Last week, the UK was accepted as a candidate country to EITI – in 18 months, British citizens should have a report that details how much money the government received from the extractive sector and how much companies paid. It’s a shame that the EITI wasn’t born in the 1970s before the oil revenues started flooding in, but maybe it’s a case of better late than never.
The issue of Azerbaijan was high on the agenda of last week’s Extractive Industries Transparency Initiative (EITI) International Board meeting in Naypyidaw, Myanmar, as the government’s repressions place the country’s EITI status in doubt. The civil society constituency on the EITI board was united in calling for Azerbaijan’s suspension from the initiative, as the country no longer abides by one of EITI’s key principles to ensure a free and effective participation by civil society. This was assessed during a recent fact-finding mission.
The civil society organizations engage constructively on EITI implementation process for the benefits of the future of our country and the people from natural resourcesindustries. However, we have been facing many obstacles, restrictions and challenges. The civil society organizations from different regions and states have come together to review and discuss strategy to overcome the challenges during 3 days from 11 – 13 October2014 in Yangon. In doing so, the following common concerns are mentioned:
International Board of Extractive Industries Transparency Initiative (EITI) agreed to give Indonesia full member status or compliant country of the EITI. This decision is designated in the 28th International Board Meeting of EITI on Wednesday, October 15 2014 in Naypitaw, Myanmar.
On 22-24 September 2014 representatives from civil society and donor organisations from Albania, Azerbaijan, Georgia, Kyrgyzstan, Mongolia, Tajikistan, Ukraine and private foundation from Kazakhstan gathered in Istanbul, Turkey for the 10th Eurasia regional meeting.
Civil society welcomes UK candidacy for Extractive Industries Transparency Initiative (EITI)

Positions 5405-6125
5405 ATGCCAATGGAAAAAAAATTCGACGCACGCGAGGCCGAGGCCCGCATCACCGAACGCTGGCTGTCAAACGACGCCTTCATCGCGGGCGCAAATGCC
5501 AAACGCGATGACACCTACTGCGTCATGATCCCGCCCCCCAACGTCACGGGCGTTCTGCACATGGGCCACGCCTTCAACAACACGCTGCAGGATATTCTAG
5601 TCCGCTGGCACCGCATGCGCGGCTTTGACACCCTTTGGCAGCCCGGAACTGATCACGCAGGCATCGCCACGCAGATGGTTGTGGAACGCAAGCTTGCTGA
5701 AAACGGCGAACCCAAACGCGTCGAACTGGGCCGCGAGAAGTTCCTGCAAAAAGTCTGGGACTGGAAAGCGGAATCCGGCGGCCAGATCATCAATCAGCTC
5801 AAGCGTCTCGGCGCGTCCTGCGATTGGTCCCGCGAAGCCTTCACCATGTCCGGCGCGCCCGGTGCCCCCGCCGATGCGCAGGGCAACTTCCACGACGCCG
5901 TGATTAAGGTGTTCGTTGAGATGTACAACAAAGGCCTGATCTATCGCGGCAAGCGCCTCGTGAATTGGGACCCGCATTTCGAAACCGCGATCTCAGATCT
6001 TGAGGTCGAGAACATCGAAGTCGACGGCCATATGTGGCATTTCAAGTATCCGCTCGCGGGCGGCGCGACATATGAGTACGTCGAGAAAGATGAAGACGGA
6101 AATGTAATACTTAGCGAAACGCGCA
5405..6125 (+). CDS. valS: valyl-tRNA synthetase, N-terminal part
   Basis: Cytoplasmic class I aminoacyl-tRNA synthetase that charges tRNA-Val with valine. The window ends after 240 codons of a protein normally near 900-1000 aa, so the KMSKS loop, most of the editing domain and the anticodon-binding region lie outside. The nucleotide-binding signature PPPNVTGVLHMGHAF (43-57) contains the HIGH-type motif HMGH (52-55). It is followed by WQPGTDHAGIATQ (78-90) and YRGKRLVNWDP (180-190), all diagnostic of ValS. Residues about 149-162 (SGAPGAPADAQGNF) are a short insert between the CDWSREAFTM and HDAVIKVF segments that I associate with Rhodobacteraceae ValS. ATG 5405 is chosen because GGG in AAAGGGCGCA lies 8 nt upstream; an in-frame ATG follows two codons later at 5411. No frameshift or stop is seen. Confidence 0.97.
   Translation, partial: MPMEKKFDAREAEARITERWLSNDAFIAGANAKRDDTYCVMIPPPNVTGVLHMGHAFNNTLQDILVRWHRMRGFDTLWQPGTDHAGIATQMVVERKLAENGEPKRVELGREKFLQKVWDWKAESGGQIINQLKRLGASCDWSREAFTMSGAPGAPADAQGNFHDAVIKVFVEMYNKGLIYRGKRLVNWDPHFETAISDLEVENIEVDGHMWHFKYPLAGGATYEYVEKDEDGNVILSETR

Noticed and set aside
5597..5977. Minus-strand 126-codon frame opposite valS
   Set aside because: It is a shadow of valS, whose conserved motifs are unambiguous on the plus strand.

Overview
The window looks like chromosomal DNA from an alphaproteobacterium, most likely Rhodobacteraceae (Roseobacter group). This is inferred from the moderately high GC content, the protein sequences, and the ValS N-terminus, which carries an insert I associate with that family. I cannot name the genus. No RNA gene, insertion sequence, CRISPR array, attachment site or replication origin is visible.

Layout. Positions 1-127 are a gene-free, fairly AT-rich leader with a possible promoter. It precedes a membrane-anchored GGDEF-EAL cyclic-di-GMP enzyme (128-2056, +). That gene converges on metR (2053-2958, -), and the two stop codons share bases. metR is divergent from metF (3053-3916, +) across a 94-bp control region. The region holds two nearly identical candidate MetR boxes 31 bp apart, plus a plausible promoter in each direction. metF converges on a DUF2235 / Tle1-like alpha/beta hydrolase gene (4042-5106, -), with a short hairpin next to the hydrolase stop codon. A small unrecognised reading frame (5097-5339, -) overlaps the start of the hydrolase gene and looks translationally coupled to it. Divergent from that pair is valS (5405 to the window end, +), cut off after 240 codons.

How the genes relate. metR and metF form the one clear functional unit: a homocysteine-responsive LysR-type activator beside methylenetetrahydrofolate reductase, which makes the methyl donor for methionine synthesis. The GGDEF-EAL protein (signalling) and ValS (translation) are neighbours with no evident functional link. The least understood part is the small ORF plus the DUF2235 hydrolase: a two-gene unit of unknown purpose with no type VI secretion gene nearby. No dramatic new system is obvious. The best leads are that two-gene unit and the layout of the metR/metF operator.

LONDON – UK members of the global Publish What You Pay coalition welcomed today’s decision by the Extractive Industries Transparency Initiative (EITI) to admit the UK as a candidate country. The EITI accepted the UK’s application to join the initiative at its international board meeting in Naypyidaw, Myanmar.
Publish What You Pay Zimbabwe participated in the 3rd Zimbabwe Alternative Mining Indaba held in Bulawayo, Zimbabwe from 24-25 September 2014. The Zimbabwe Alternative Mining Indaba (ZAMI), hosted by the Zimbabwe Environmental Law Association, was held under the theme ‘Communities Aloud! Fighting Corruption to Promote Transparency and Accountability’.
From the Albertine basin in Uganda to Mozambique’s gas windfall, countries in East & Southern Africa have been experiencing a flurry of extractive discoveries. Malawi hasn’t been left out, with an oil discovery under Lake Malawi and not insignificant deposits of uranium. With the majority of Malawi’s citizens living below the poverty line, discoveries such as these could be transformational for the country.
On September 22, Publish What You Pay – United States celebrated its 10-year anniversary with a reception on Capitol Hill. In attendance were members and friends of the PWYP-US coalition, Congressional staff, and allies in the United States government. Former U.S. Senator Richard Lugar, a longtime champion of transparency and co-author of the amendment that ultimately became Section 1504 of the Dodd-Frank Act, delivered keynote remarks.